#KidneyWk 2015: Applying JNC8 and KDIGO Blood Pressure Recommendations in the CKD Population
Dr. Mark Sarnak of Tufts Medical Center started out by saying that the results of the much awaited SPRINT Study will be presented in the following week at the AHA Annual Meeting. In September 2015, the nephrology and hypertension world was acutely (“nephro”-speak) inundated with news about the SPRINT: Systolic blood Pressure Intervention Trial (highlighting SBP < 120 to be much more beneficial as compared to current guidelines that recommend target SBP < 140 or < 150 in elderly). Apparently, this study which was supposed to conclude in 2017 was stopped early because of significant evidence that would be “potentially lifesaving.”
So what are the other issues? Well, he talked about the link between low salt diet and ESRD/ CVD mortality, and the JNC 8 and KDIGO recommendations:
- 2013 AHA/ACC Guideline
- Decrease sodium intake (strong evidence)
- Intake of ≤ 2.4 g of sodium/day (moderate evidence)
- Decrease intake to 2.0 g of sodium/day, unless contraindicated (level 1C)
Based on current evidence, higher levels of sodium intake should be avoided but lower targets need to be better defined.
Then he discussed the current KDIGO recommendations for BP Targets for CKD patients with and without diabetes:
|Albuminuria||BP Target||Preferred Agent|
|< 30 mg/d||< 140/90 mm Hg (1B)||None|
|30-300 mg/d||< 130/80 mm Hg (2D)||ACE or ARB (2D)|
|> 300 mg/d||< 130/80 mm Hg (2C)*||ACE or ARB (1B)|
* For CKD patents with diabetes, the evidence rating for this target is “(2D)”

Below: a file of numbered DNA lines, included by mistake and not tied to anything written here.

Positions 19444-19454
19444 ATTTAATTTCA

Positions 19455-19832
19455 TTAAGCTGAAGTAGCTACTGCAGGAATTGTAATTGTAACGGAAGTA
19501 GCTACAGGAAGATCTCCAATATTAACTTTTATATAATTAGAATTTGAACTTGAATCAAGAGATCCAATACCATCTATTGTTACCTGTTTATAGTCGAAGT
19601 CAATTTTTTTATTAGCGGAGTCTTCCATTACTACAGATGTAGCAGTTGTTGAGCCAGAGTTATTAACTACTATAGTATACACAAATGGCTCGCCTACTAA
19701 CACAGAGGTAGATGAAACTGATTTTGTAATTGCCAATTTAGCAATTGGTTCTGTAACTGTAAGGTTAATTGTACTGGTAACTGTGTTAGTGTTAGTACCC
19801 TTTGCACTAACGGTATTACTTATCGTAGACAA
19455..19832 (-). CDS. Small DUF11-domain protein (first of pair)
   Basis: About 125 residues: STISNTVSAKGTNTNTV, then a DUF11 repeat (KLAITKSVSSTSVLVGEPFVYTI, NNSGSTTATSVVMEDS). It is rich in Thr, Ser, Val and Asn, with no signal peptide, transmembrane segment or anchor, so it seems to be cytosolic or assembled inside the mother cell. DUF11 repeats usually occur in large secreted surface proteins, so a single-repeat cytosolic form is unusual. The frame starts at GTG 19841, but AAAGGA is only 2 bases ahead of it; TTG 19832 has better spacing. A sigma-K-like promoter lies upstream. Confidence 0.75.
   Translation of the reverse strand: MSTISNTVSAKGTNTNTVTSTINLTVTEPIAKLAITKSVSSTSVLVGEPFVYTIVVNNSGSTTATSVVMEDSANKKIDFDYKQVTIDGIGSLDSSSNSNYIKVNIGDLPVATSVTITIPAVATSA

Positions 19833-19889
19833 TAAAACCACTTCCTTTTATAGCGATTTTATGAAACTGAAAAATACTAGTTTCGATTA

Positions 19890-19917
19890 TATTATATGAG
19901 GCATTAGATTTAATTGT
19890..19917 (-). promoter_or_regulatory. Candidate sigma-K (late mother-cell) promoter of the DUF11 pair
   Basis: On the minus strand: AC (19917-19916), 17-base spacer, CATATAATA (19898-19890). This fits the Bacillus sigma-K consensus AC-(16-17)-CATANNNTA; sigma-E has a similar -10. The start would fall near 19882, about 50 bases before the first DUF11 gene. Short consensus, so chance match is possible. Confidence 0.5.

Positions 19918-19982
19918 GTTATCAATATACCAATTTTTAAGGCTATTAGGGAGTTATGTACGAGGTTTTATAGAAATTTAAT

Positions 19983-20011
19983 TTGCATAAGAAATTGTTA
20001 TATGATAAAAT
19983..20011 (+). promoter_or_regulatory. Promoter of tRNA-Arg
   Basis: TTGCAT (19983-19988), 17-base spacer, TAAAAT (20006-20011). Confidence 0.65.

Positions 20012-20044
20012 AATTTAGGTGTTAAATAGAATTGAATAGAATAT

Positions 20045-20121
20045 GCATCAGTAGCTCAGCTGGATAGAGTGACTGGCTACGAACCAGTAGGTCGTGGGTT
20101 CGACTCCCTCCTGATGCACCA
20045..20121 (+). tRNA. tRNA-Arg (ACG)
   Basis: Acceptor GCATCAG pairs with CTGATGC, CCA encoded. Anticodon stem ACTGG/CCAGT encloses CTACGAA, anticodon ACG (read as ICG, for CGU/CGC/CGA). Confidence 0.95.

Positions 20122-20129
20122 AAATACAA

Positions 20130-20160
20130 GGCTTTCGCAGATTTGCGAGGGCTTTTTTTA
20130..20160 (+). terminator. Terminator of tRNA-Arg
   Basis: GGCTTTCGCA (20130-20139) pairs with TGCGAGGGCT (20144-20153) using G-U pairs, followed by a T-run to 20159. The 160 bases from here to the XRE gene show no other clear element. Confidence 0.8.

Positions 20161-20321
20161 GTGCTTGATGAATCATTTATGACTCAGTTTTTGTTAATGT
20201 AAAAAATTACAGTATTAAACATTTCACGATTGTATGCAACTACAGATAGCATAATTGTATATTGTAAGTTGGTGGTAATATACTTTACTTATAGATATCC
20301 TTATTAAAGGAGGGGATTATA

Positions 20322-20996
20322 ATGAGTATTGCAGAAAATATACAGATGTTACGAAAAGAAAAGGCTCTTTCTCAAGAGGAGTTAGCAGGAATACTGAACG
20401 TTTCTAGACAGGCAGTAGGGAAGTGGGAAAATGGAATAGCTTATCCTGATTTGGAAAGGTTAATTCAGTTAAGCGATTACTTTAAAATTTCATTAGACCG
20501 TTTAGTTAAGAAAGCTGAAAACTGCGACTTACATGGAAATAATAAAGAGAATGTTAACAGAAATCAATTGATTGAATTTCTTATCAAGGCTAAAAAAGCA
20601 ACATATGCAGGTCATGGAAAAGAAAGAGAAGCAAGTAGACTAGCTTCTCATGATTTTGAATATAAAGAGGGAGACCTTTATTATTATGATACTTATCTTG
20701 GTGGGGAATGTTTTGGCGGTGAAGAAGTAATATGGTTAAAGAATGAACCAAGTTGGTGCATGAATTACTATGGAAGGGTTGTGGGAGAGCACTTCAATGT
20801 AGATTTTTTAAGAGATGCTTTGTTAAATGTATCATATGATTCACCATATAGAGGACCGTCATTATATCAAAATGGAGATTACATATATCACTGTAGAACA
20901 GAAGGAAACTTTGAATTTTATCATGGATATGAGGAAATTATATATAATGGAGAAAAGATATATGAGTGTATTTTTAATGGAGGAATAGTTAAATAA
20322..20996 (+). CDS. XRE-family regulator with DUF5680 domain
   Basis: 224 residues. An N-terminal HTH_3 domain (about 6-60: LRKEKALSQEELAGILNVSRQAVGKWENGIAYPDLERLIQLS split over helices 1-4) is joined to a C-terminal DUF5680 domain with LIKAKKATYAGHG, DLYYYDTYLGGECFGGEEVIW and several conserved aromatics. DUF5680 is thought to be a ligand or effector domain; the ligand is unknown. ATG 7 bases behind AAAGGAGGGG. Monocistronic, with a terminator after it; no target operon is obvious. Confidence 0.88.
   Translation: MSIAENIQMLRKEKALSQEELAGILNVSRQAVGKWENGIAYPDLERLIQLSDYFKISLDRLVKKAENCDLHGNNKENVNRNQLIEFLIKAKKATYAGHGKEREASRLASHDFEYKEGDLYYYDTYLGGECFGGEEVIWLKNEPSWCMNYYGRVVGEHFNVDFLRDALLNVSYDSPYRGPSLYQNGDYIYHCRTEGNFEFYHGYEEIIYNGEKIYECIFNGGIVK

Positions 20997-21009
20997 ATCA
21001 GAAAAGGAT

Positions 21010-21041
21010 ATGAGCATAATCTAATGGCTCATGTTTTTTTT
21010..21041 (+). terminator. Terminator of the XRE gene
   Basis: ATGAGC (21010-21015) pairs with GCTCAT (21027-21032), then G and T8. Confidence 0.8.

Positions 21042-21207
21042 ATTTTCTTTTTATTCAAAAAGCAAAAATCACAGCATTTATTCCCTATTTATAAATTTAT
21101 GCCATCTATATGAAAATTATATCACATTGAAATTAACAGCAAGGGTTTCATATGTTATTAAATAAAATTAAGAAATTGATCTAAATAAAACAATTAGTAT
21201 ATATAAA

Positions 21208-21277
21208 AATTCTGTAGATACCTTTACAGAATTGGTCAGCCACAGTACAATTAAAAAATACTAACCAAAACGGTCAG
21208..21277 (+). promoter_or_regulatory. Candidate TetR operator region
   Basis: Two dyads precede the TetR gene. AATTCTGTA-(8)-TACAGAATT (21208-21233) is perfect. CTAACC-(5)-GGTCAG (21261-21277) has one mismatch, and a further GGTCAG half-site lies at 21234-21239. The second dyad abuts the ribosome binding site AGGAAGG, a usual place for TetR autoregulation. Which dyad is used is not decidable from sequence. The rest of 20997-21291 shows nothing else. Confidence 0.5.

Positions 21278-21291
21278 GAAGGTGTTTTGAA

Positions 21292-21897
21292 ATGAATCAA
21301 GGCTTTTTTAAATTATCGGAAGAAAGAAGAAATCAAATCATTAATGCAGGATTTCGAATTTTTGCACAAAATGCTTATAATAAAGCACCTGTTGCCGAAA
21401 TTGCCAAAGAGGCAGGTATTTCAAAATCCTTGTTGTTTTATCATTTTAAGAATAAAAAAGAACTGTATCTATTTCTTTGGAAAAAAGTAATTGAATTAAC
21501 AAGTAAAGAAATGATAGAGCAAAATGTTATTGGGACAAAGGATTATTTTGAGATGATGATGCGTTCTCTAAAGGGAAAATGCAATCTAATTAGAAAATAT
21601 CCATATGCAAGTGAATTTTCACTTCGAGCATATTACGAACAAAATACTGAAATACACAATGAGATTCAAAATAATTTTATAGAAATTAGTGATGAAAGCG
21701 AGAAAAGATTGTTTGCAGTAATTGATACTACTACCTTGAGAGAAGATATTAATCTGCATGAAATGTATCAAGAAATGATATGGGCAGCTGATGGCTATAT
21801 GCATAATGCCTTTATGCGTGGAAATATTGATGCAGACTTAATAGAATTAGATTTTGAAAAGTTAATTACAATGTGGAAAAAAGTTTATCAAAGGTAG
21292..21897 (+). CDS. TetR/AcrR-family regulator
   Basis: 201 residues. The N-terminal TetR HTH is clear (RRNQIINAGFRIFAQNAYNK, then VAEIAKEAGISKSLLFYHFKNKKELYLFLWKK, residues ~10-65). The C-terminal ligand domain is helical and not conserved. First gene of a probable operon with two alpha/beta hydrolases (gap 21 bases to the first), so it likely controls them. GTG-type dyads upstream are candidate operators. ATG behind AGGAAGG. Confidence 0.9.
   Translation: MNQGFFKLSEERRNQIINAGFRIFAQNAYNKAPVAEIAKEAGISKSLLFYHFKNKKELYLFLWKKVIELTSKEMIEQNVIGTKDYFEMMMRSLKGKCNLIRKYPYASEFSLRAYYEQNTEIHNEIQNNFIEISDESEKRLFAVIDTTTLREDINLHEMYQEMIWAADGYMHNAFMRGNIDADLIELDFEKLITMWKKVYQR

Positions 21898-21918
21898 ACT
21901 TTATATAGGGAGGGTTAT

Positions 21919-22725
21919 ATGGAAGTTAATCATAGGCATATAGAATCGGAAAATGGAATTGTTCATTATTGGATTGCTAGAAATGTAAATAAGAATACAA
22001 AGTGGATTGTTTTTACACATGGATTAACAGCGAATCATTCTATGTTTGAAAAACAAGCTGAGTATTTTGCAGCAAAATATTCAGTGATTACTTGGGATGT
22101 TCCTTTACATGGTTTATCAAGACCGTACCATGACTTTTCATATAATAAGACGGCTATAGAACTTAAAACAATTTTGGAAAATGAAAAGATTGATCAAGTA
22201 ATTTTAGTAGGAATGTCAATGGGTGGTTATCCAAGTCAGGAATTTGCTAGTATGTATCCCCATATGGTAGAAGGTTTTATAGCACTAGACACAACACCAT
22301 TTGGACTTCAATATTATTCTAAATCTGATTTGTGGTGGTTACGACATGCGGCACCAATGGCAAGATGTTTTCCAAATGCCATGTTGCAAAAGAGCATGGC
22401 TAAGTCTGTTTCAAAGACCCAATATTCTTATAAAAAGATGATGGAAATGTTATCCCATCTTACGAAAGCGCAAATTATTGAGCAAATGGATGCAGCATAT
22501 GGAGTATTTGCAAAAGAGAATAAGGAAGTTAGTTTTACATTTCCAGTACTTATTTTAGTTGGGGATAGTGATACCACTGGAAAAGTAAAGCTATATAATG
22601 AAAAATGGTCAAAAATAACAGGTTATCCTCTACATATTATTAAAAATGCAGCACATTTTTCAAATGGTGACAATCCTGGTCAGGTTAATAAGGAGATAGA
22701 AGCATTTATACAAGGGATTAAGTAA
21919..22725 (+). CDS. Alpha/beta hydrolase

This lecture kept me a bit hanging though, as I thought he would give us some idea about how the SPRINT trial is actually going to revolutionize the current thinking about intensive vs standard BP control or how it would contradict JNC 8. SPRINT enrolled 9361 participants without diabetes; of whom, 2648 had CKD (with proteinuria < 1 g/day). They were randomized into 2 groups: (1) Intensive BP Control: SBP < 120 mm Hg, and (2) Standard BP Control: SBP < 140 mm Hg. Outcomes included; CVD, progression of kidney disease, and neurological outcomes.
In particular, I am very much interested in the renal outcomes:
“- Main renal outcome: Composition of initiation of ESRD therapy or a confirmed 50% decline in eGFR (CKD subgroup only)
– Other renal outcome: initiation of ESRD therapy or a 30% decline in eGFR to < 60 mL/min/m2 (non-CKD subgroup only)
– Incident proteinuria: doubling of urinary albumin-to-creatinine ratio from < 10 mg/g to > 10 mg/g (entire cohort)”
According to recent press release, “the intervention in this trial, which carefully adjusts the amount or type of BP medication to achieve a target systolic pressure of 120 millimeters of mercury (mm Hg), reduced rates of cardiovascular events…by almost a third and the risk of death by almost a quarter, as compared to the target systolic pressure of 140 mm Hg.”
At present, there remains significant uncertainty as far as the target SBP in CKD patients are concerned.
Post by Dr. Edgar Lerma, AJKD Blog Advisory Board member.
Check out all of AJKD Blog’s coverage of Kidney Week 2015!
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